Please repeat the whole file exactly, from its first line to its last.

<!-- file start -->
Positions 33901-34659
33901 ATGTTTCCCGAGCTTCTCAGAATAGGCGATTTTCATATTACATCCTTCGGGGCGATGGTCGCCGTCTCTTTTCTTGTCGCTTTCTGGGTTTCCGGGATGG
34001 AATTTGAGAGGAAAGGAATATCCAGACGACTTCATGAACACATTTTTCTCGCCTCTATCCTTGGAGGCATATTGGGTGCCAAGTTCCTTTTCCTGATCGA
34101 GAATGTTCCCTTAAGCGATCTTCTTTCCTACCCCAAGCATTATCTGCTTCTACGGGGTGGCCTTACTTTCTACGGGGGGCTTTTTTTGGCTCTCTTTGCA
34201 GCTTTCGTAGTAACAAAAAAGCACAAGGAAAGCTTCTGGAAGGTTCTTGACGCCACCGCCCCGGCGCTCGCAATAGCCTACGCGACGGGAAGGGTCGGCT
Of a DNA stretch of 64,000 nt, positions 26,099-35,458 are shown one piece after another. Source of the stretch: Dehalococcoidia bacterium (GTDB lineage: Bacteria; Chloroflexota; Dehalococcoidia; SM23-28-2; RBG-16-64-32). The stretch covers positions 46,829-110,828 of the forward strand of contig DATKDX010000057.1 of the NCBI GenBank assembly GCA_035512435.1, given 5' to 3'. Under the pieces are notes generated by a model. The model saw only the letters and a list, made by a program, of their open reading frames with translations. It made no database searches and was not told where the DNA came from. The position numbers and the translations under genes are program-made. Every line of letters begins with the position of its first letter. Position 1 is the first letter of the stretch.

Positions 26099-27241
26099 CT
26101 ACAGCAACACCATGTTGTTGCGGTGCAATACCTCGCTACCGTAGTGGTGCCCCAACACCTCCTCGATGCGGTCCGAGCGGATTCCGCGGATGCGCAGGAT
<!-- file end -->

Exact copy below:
Positions 33901-34659
33901 ATGTTTCCCGAGCTTCTCAGAATAGGCGATTTTCATATTACATCCTTCGGGGCGATGGTCGCCGTCTCTTTTCTTGTCGCTTTCTGGGTTTCCGGGATGG
34001 AATTTGAGAGGAAAGGAATATCCAGACGACTTCATGAACACATTTTTCTCGCCTCTATCCTTGGAGGCATATTGGGTGCCAAGTTCCTTTTCCTGATCGA
34101 GAATGTTCCCTTAAGCGATCTTCTTTCCTACCCCAAGCATTATCTGCTTCTACGGGGTGGCCTTACTTTCTACGGGGGGCTTTTTTTGGCTCTCTTTGCA
34201 GCTTTCGTAGTAACAAAAAAGCACAAGGAAAGCTTCTGGAAGGTTCTTGACGCCACCGCCCCGGCGCTCGCAATAGCCTACGCGACGGGAAGGGTCGGCT
Of a DNA stretch of 64,000 nt, positions 26,099-35,458 are shown one piece after another. Source of the stretch: Dehalococcoidia bacterium (GTDB lineage: Bacteria; Chloroflexota; Dehalococcoidia; SM23-28-2; RBG-16-64-32). The stretch covers positions 46,829-110,828 of the forward strand of contig DATKDX010000057.1 of the NCBI GenBank assembly GCA_035512435.1, given 5' to 3'. Under the pieces are notes generated by a model. The model saw only the letters and a list, made by a program, of their open reading frames with translations. It made no database searches and was not told where the DNA came from. The position numbers and the translations under genes are program-made. Every line of letters begins with the position of its first letter. Position 1 is the first letter of the stretch.

Positions 26099-27241
26099 CT
26101 ACAGCAACACCATGTTGTTGCGGTGCAATACCTCGCTACCGTAGTGGTGCCCCAACACCTCCTCGATGCGGTCCGAGCGGATTCCGCGGATGCGCAGGAT